WebTen & NetTen - A Beginner's Guide

by Terry Allen

Part 4 - Setting up ht://Dig (WebTen's built in search tool)

So far in this series, I've covered choosing & installing Webten & NetTen, running both applications on the same machine, as well as in our last installment, setting up your WebTen DNS & adding your first content to your server. as promised, this time, we're going to look at setting up ht://Dig, a powerful search tool built into WebTen 3.0.3 (I'm not sure about other versions) which can index sites on your server as well as sites you may want to index on other machines or on the Internet in general.

As with the last installment, you'll find the screenshot images referenced throughout the article in a table at the end, linked as you need to see them.

Setting up ht://Dig

There were three important factors which really sold me on WebTen. The first was the fact that WebTen is basically an Apache server, with UNIX underpinnings, making for a nice stable server. The second was again UNIX related, that being the ability to use many different CGI scripts such as Perl, without the added system overhead of running an external Perl interpreter like MacPerl in addition to being able to use Apple & other CGIs & lastly, a search indexing tool which worked & was stable, which under Webten turned out to be ht://Dig, something I'd been wanting to install into my site for a long while.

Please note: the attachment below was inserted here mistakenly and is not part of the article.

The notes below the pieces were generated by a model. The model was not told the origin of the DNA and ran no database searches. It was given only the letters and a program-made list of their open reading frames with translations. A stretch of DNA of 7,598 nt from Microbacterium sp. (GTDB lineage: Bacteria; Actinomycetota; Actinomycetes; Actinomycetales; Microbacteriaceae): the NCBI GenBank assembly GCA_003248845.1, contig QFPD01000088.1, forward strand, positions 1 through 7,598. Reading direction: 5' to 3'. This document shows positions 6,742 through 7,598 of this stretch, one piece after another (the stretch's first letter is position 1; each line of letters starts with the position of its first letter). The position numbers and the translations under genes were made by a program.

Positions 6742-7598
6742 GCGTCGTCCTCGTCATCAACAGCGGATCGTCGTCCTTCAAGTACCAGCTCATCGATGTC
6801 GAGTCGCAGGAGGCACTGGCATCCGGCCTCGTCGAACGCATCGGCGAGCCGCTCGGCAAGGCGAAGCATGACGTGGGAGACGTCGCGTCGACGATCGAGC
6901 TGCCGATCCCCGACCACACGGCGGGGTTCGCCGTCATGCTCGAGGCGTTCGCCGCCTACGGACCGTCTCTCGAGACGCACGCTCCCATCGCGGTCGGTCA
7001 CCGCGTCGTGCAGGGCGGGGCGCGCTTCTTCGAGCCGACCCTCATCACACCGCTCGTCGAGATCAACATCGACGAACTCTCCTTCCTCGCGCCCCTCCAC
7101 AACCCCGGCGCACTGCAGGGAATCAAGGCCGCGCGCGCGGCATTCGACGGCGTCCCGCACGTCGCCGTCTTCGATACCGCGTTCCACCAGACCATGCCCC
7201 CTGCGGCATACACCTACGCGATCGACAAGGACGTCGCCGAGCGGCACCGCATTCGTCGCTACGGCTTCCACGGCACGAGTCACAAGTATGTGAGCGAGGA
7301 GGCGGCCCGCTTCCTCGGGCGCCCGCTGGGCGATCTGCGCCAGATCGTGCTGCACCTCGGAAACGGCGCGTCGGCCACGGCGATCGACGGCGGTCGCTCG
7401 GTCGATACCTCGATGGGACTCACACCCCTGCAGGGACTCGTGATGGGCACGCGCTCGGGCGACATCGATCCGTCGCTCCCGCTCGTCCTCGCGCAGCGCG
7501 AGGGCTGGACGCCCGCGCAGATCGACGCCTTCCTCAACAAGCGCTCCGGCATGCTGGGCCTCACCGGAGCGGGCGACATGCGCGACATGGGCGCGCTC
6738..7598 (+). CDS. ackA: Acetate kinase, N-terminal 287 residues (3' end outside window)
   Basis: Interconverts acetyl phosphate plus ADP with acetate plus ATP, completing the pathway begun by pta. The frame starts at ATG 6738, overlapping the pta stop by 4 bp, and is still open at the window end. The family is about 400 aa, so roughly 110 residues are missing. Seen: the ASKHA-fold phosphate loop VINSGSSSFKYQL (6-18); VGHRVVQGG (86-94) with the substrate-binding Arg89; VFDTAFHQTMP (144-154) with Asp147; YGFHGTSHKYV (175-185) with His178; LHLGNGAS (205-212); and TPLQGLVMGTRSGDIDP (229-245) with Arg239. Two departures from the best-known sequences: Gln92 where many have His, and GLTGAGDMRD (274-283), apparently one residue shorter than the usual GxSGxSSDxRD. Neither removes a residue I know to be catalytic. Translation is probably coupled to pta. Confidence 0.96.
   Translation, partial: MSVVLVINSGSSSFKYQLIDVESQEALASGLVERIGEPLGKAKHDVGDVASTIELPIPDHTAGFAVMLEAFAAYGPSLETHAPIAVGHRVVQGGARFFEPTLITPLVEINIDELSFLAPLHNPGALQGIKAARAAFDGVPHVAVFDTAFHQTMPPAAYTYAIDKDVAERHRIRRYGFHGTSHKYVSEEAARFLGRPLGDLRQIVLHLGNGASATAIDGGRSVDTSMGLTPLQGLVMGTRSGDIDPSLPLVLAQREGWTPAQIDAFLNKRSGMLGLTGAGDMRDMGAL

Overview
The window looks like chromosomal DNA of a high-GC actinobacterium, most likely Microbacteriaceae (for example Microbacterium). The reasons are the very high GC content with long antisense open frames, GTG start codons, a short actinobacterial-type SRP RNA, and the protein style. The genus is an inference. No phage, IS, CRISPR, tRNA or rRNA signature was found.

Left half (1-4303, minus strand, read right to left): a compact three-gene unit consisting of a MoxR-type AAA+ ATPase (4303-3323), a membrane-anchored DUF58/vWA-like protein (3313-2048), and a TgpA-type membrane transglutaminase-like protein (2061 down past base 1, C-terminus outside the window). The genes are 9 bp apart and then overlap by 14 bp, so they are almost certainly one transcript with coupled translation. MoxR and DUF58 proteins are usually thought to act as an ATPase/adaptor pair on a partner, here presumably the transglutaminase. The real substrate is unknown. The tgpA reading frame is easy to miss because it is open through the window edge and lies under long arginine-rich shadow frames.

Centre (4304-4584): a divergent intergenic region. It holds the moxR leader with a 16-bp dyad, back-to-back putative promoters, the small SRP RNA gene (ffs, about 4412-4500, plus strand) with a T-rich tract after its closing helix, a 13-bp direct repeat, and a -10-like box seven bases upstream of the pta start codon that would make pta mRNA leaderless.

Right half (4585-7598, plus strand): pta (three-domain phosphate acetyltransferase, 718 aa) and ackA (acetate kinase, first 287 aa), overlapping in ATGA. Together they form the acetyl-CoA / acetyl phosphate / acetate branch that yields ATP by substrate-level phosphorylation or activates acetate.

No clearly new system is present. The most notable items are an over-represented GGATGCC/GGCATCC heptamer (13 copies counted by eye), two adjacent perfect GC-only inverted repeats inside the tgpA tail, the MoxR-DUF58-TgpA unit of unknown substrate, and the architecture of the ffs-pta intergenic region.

Getting into the administration page for ht://Dig is very easy. As usual, let's assume you've already set up your DNS with a domain name such as 'yourdomain.com' & that there's an appropriate entry in your WebTen DNS for that domain name. We'll also assume that you have another computer to run a web browser on, to test out your work, that can access the server.

Open up your web browser. Netscape in this instance is a better bet than dealing with Internet Explorer, because of the way it deals with forms. In the location bar, enter 'yourdomain.com/index.cgi' (don't enter the ' marks) When you hit enter, you'll be presented with a login box, to which you should enter the login name & password you set up in your WebTen Administration password section.

Now, WebTen will show you a screen, which has a couple of things. The most important of these is the 'Start URLs' box, which will already have the domain name you set up, entered into it. This s because ht://Dig assumes that this is the domain you want to set up a searchable index for. From here, you have one of three options. you can either click the 'Run' button, which will set ht://Dig off & do the index for you, or you can enter your email address into the email notification box & then hit 'Run', which will email you once the index is complete, or you can set up the options. for now, just click the 'Run' button.

You'll notice it's a couple of seconds before WebTen sends the ht://Dig log screen back to you. During this period, ht://Dig is setting up a few files in the htdig directory within the WebTen folder. these include the yourdomain.conf file, plus some others in a yourdomain.com folder in an htdig subfolder called db If you watch inside these directories in the Finder, you'll see them being created.